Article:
While the first jury was deliberating, Haywood and Patterson were tried. Price once more took the stand, although this time she was less lurid. Bates now showed a marked lack of memory on the stand, and could not say how many men raped Price. As her testimony ended, the first jury returned its verdict: Guilty, and death by electrocution. The courtroom erupted in cheers. Moody and Roddy moved for a mistrial, arguing the excitement had biased the second jury. Judge Hawkins dismissed the motion. Dr. Bridges once more testified that there was no sign of rape. Patterson testified that he'd seen five of the others rape the women, but then recanted his testimony. Young Roy Wright, brought in as a defense witness, claimed that nine other black youths raped the women, and one of them had a pistol. The case went to the jury after just six hours.
Montgomery, Roberson, Powell, and Williams were tried together. Price was back on her game for this trial, giving outrageous testimony about waving knives, men holding her legs open, and being forced to watch Ruby Bates be raped. She even claimed that one of the defendants had held a knife to Gilley's throat, to prevent him from interfering. Twenty-five minutes into the trial, the second jury returned its verdict: Guilty, and death by electrocution. Dr. Bridges testified again, but was forced to admit on the stand that Willie Roberson might have been able to have intercourse despite his illness. All four defendants testified they had not seen the girls. The case went to the jury after eight hours.
Roy Wright, the youngest of the nine, was tried separately, as he was too young for the death penalty. Price and Bates testified briefly, and his case went to the jury after a trial lasting less than an hour.
At 9 AM the next morning, Montgomery, Roberson, Powell, and Williams were found guilty, and sentence to die by electrocution. Roy Wright's jury could not agree on sentencing, and a mistrial was declared.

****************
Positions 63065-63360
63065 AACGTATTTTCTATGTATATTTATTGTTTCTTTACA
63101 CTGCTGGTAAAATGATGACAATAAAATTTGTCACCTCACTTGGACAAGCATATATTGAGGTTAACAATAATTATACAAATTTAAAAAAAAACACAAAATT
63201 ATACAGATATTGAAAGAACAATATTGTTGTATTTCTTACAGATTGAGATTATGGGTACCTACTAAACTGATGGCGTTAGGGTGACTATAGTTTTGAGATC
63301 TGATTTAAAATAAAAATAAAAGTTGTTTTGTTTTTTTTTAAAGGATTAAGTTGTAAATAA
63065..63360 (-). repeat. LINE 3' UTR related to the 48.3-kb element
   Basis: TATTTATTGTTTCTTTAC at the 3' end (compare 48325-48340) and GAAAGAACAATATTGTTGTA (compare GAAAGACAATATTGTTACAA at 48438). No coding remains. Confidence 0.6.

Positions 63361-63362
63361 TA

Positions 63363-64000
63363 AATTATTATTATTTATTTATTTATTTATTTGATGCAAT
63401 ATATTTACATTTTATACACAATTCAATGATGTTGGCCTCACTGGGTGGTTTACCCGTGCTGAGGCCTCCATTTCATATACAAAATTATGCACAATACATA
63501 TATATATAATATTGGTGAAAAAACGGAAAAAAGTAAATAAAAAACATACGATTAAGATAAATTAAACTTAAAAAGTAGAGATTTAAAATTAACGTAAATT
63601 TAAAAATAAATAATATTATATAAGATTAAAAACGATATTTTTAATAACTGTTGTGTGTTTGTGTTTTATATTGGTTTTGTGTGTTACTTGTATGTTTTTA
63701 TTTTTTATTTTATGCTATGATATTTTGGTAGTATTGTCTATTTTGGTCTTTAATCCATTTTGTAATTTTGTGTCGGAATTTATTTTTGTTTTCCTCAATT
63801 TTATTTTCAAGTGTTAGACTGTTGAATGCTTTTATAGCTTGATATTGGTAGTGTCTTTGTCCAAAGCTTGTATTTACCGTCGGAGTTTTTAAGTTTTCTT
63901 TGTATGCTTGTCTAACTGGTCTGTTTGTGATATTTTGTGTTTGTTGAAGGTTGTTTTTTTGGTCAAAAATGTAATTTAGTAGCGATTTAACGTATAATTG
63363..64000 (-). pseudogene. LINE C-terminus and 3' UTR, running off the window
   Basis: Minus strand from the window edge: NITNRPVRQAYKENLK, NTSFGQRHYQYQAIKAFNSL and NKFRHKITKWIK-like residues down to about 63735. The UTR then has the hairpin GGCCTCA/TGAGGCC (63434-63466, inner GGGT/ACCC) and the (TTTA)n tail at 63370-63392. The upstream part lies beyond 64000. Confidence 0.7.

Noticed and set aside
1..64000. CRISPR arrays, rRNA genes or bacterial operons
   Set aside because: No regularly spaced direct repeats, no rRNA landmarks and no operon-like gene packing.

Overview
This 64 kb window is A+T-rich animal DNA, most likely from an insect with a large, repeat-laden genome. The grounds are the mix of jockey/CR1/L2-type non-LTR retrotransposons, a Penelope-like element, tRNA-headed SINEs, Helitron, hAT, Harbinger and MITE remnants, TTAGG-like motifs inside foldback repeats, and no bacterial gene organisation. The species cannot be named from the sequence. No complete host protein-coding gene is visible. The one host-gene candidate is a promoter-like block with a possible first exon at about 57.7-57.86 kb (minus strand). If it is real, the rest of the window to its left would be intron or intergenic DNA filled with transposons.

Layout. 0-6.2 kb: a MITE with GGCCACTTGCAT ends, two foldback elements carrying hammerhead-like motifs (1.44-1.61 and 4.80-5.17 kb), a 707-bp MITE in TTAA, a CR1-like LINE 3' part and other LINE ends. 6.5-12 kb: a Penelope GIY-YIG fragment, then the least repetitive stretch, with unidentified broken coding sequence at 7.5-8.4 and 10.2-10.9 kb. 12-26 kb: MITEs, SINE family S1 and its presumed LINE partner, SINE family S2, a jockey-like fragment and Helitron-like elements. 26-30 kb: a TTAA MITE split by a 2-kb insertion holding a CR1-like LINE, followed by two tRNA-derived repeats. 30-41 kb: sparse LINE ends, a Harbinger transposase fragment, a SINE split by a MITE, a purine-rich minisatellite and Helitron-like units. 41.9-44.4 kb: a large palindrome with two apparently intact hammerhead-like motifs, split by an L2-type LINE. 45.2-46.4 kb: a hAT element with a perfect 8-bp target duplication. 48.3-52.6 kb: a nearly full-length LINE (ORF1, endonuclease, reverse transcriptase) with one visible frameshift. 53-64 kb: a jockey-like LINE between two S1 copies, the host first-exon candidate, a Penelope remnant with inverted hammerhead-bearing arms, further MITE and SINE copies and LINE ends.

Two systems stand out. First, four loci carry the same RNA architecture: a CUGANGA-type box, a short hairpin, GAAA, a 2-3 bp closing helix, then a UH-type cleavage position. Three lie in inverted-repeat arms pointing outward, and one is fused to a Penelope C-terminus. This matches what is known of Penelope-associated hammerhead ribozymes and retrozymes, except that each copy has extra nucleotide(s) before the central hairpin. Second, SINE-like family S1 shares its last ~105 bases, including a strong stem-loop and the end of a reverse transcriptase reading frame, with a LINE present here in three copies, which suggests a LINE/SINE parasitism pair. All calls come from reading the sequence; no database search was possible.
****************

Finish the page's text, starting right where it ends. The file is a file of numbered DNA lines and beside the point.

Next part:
Judge Hawkins set the executions for July 10, 1931, the earliest date allowed under Alabama law.
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The Communist Party USA and its legal arm, International Labor Defense (ILD), became interested in the case. So did the NAACP, but the Scottsboro Boys asked the ILD to take charge. On April 18, the ILD hired attorneys George W. Chamlee and Joseph Brodsky to handle the defense.
Chamlee and Brodsky paid for private investigators to look into the veracity of Price and Bates, and soon discovered that both had been prostitutes. Chamlee asked for a new trial, based on evidence the two had lied about their previous sexual proclivities. Hawkins denied the motion. Brodsky asked for a new trial based on the uproar the second jury had overhead (which the U.S. Supreme Court had held was evidence of mistrial). Again, Hawkins denied the motion.
Chamlee and Brodsky filed an appeal with the Alabama Supreme Court, which issued an indefinite stay just 72 hours before the eight boys were to die. The defense team pointed to the lack of time to prepare a case, the swiftness of the trial, the intimidating mobs outside the courthouse, and the lack of African Americans on the jury. On March 24, 1932, the Alabama Supreme Court ruled against the Scottsboro Boys. However, it did overturn Eugene Williams' conviction, as he was too young to be given a death sentence. It ordered a new trial for him.